• Newsmax: 0.148 million viewers; 21,000 adults 25-54
  • CNBC: 0.144 million viewers; 35,000 adults 25-54
  • Fox Business Network: 0.107 million viewers; 13,000 adults 25-54
  • The Weather Channel: 0.099 million viewers; 21,000 adults 25-54

Prime Time (November 15-20 @ 8-11 p.m.; November 21 @ 7-11 p.m.)

  • Fox News Channel: 2.945 million viewers; 518,000 adults 25-54
  • MSNBC: 1.217 million viewers; 141,000 adults 25-54
  • CNN: 0.719 million viewers; 157,000 adults 25-54
  • HLN: 0.225 million viewers; 71,000 adults 25-54
  • Newsmax: 0.165 million viewers; 25,000 adults 25-54
  • CNBC: 0.156 million viewers; 43,000 adults 25-54
  • The Weather Channel: 0.115 million viewers; 23,000 adults 25-54
  • Fox Business Network: 0.051 million viewers; 9,000 adults 25-54

Top 10 most-watched cable news programs (and the top MSNBC and CNN programs with their respective associated ranks) in total viewers:

1. Tucker Carlson Tonight (FOXNC, Fri. 11/19/2021 8:00 PM, 60 min.) 4.323 million viewers

2. The Five (FOXNC, Fri. 11/19/2021 5:00 PM, 60 min.) 4.203 million viewers

3. The Five (FOXNC, Mon. 11/15/2021 5:00 PM, 60 min.) 3.960 million viewers

4. Tucker Carlson Tonight (FOXNC, Tue. 11/16/2021 8:00 PM, 60 min.) 3.927 million viewers

5. The Five (FOXNC, Tue. 11/16/2021 5:00 PM, 60 min.) 3.907 million viewers

6. Hannity (FOXNC, Fri. 11/19/2021 9:00 PM, 60 min.) 3.788 million viewers

7. The Five (FOXNC, Wed. 11/17/2021 5:00 PM, 60 min.) 3.727 million viewers

8. The Five (FOXNC, Thu. 11/18/2021 5:00 PM, 60 min.) 3.672 million viewers

9. Tucker Carlson Tonight (FOXNC, Mon. 11/15/2021 8:00 PM, 60 min.) 3.640 million viewers

10. Tucker Carlson Tonight (FOXNC, Wed. 11/17/2021 8:00 PM, 60 min.) 3.630 million viewers

53. Rachel Maddow Show (MSNBC, Wed. 11/17/2021 9:00 PM, 60 min.) 2.163 million viewers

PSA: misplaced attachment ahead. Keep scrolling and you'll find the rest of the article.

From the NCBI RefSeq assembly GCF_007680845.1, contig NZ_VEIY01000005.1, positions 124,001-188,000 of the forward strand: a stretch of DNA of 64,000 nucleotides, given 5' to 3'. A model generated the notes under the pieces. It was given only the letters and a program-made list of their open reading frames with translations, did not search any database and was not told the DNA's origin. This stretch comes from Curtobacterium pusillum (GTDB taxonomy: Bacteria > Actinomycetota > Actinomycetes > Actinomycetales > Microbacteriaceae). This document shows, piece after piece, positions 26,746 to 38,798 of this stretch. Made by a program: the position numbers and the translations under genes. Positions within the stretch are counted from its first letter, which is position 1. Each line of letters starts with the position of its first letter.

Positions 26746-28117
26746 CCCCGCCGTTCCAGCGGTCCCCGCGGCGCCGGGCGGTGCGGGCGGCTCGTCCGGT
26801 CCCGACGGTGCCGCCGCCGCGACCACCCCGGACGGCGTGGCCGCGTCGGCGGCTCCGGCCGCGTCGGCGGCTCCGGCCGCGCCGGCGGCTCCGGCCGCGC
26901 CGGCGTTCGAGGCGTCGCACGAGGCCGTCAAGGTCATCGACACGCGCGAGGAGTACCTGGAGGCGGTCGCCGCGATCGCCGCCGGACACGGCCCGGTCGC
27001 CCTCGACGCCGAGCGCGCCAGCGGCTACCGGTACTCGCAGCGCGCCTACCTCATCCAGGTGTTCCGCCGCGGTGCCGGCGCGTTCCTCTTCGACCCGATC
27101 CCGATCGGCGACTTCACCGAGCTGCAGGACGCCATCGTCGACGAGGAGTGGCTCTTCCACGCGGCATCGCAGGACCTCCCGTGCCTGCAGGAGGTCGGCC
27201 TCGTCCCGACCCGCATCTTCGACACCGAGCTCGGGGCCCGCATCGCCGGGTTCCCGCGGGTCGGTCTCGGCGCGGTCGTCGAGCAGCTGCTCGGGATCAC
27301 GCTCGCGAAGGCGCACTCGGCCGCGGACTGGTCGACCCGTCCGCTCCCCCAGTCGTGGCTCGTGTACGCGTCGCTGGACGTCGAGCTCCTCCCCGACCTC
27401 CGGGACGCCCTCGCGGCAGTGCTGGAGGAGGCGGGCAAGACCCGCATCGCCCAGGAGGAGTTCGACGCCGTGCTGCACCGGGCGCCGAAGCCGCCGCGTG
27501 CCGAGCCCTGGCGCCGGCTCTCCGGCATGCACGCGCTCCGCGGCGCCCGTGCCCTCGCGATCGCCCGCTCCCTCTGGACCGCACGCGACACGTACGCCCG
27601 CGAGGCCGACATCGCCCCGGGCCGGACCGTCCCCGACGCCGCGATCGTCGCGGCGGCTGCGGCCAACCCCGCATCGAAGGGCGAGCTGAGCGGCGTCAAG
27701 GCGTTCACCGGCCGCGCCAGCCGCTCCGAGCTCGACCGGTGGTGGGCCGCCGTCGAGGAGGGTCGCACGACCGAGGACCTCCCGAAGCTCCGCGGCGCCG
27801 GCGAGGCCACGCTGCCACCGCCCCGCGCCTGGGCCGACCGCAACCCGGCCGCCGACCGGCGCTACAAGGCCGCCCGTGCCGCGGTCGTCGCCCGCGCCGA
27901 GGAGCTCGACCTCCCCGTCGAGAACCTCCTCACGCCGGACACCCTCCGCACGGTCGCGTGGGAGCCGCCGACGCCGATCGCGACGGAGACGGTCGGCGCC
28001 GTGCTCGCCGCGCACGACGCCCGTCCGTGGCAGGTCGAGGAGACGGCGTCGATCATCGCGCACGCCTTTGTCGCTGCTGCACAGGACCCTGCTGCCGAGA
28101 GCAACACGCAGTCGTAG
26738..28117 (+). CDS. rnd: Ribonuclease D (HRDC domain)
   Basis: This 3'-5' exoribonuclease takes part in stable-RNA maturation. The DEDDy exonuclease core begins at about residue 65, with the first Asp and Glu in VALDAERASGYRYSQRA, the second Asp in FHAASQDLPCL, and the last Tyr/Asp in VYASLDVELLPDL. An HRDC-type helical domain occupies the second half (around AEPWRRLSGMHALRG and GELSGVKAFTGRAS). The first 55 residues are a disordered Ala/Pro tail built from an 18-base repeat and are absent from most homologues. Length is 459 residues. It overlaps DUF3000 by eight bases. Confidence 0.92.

128. CNN Newsroom “Rittenhouse Trial Verdict” (CNN, Fri. 11/19/2021 2:00 PM, 60 min.) 1.273 million viewers

Top 10 cable news programs (and the top CNN, MSNBC and HLN programs with their respective associated ranks) among adults 25-54:

1. Tucker Carlson Tonight (FOXNC, Fri. 11/19/2021 8:00 PM, 60 min.) 0.913 million adults 25-54

2. The Five (FOXNC, Fri. 11/19/2021 5:00 PM, 60 min.) 0.791 million adults 25-54

3. The Five (FOXNC, Mon. 11/15/2021 5:00 PM, 60 min.) 0.774 million adults 25-54

4. Special Report with Bret Baier (FOXNC, Mon. 11/15/2021 6:00 PM, 60 min.) 0.763 million adults 25-54

5. America Reports (FOXNC, Fri. 11/19/2021 2:00 PM, 60 min.) 0.761 million adults 25-54

6. Tucker Carlson Tonight (FOXNC, Tue. 11/16/2021 8:00 PM, 60 min.) 0.752 million adults 25-54

7. Hannity (FOXNC, Fri. 11/19/2021 9:00 PM, 60 min.) 0.724 million adults 25-54

8. The Story (FOXNC, Fri. 11/19/2021 3:00 PM, 60 min.) 0.700 million adults 25-54

9. Tucker Carlson Tonight (FOXNC, Wed. 11/17/2021 8:00 PM, 60 min.) 0.681 million adults 25-54

10. Tucker Carlson Tonight (FOXNC, Mon. 11/15/2021 8:00 PM, 60 min.) 0.668 million adults 25-54

69. CNN Newsroom “Rittenhouse Trial Verdict” (CNN, Fri. 11/19/2021 2:00 PM, 60 min.) 0.332 million adults 25-54

86. Rachel Maddow Show (MSNBC, Wed. 11/17/2021 9:00 PM, 60 min.) 0.281 million adults 25-54

178. Forensic Files “Order Up” (HLN, late Tue. 11/16/2021 2:30 AM, 30 min.) 0.168 million adults 25-54

Source: Live+Same Day data, Nielsen Media Research